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7 Comments

  1. Terry Oldfield
    July 25, 2018 @ 6:42 pm

    Nice post Kathleen…Thank you…❣️

    “The great way has no gate…A thousand pathways…Passing through…You walk the universe alone”…Basho

  2. Vinji
    July 26, 2018 @ 2:19 pm

    Hi Kathleen,

    Very nice post! Are you considering becoming a cave dweller or monastic? This reminds me of a time, oh, about 20 years ago (much prior to awakening), in which I spent a month in a Zen monastery. I found the experience to be both wonderful and extremely challenging. After the month was over, I was having a discussion with one of the monks that went something like this:

    Me: “Wow. I don’t know how you do it. You’re up at 4:30 every morning or 3:00 during retreats. You sit long hours. You have no time for yourself. You don’t get to leave the monastery grounds. Your life seems so structured!”

    Him: “Honestly, I don’t know how you do it. You have to worry about your mortgage, job, bills, etc.. You are beholden to others, such as your employer, your spouse, your kids. I cannot imagine living anymore with that level of stress. Me, I get to wake up early and see the stars. I get to sit in silence for hours and just listen to what’s going on, such as the birds chirping outside. I am well fed. I have a roof over my head and a bed to sleep in. I get to hang out with like minded people. And, having no time for myself is not a problem because there is no self!”

    • Kathleen
      July 26, 2018 @ 4:24 pm

      Thanks, Vinji. I love the monk’s response! I already consider myself a modern cave dweller. Chris and I have no children and are not close to our families. We don’t have much social life. We don’t travel. We earn a little money through his online business, and otherwise try to be as consciously awake as possible. Although we used to attend Zen “sesshins” (weekend meditation retreats) at a nearby monastery, my health precludes that sort of austerity today, and Chris and I both find nonduality more conducive to abiding in awareness.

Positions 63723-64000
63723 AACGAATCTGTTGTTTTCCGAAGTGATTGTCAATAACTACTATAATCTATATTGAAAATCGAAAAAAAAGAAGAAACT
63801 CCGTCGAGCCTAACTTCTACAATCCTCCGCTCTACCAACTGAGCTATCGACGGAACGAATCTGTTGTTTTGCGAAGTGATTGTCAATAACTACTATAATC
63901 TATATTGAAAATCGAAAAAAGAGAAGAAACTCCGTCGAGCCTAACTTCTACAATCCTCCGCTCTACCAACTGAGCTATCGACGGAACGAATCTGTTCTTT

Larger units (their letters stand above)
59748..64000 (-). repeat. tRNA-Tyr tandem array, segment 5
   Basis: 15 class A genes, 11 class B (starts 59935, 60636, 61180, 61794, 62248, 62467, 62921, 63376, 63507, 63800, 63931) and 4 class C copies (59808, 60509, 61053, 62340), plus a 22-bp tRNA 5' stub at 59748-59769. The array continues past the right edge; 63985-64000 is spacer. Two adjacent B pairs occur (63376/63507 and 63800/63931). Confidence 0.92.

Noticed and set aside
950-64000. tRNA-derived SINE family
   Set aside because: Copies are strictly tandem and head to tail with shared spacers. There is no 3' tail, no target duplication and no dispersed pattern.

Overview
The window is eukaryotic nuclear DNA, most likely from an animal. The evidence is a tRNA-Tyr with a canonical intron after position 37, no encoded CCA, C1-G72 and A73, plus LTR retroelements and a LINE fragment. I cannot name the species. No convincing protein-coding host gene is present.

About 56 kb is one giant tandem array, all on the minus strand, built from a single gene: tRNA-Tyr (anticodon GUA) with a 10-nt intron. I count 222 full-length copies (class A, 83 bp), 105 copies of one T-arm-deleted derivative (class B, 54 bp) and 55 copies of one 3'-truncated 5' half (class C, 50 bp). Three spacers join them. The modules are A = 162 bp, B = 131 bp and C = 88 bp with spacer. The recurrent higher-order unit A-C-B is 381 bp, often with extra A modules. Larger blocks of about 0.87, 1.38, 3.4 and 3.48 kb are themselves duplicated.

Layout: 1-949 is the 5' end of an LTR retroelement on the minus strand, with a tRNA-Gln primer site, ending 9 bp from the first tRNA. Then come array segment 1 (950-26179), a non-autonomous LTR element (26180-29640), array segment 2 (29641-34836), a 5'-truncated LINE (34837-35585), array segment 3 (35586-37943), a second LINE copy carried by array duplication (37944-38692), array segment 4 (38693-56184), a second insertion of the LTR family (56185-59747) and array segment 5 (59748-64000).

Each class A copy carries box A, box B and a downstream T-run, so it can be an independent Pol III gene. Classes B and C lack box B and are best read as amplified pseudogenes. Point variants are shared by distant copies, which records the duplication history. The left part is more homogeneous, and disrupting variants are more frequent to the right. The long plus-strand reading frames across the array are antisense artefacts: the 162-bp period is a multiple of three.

3. Mike Zerbel
    July 26, 2018 @ 6:52 pm

    Very cool! Sure does add lot of light to the cave we share (and hospitality, thanks for pointing out we are sharing our cave)

  4. Ryan
    October 18, 2018 @ 3:10 am

    Thank you for this post! This is exactly what I needed to hear! I’ve been a modern cave dweller at home for the past two and a half years and it can be a challenge that most people don’t understand it. From the outside I’m sure it looks like I’ve lost all motivation or something. When I do meet with people and they ask what I’ve been up to it’s a difficult question to answer and one that I don’t always feel comfortable being honest about simply because I don’t feel like trying to explain myself. I can see, however, that when this phase brings itself to an end I’ll likely be much more able to be of real use to society than I ever could have been otherwise. For me this phase has been a bit like a training ground – learning how to abide in a new way of being and it’s been incredibly challenging and at the same time rich, fascinating and exciting!

    • Kathleen
      October 18, 2018 @ 9:09 am

      Ryan, you express my sentiments precisely. The past five years, I’ve been mostly home bound due to health issues. From the outside, it could seem a sad life, but I have had more spiritual growth than ever in the past. Some undertake asceticism willingly, and others have it imposed upon them. If it is imposed upon you by circumstances, make the most of it!

    • Fred Davis
      October 18, 2018 @ 11:19 am

      You are very welcome, Ryan. Thank you for the note.♥


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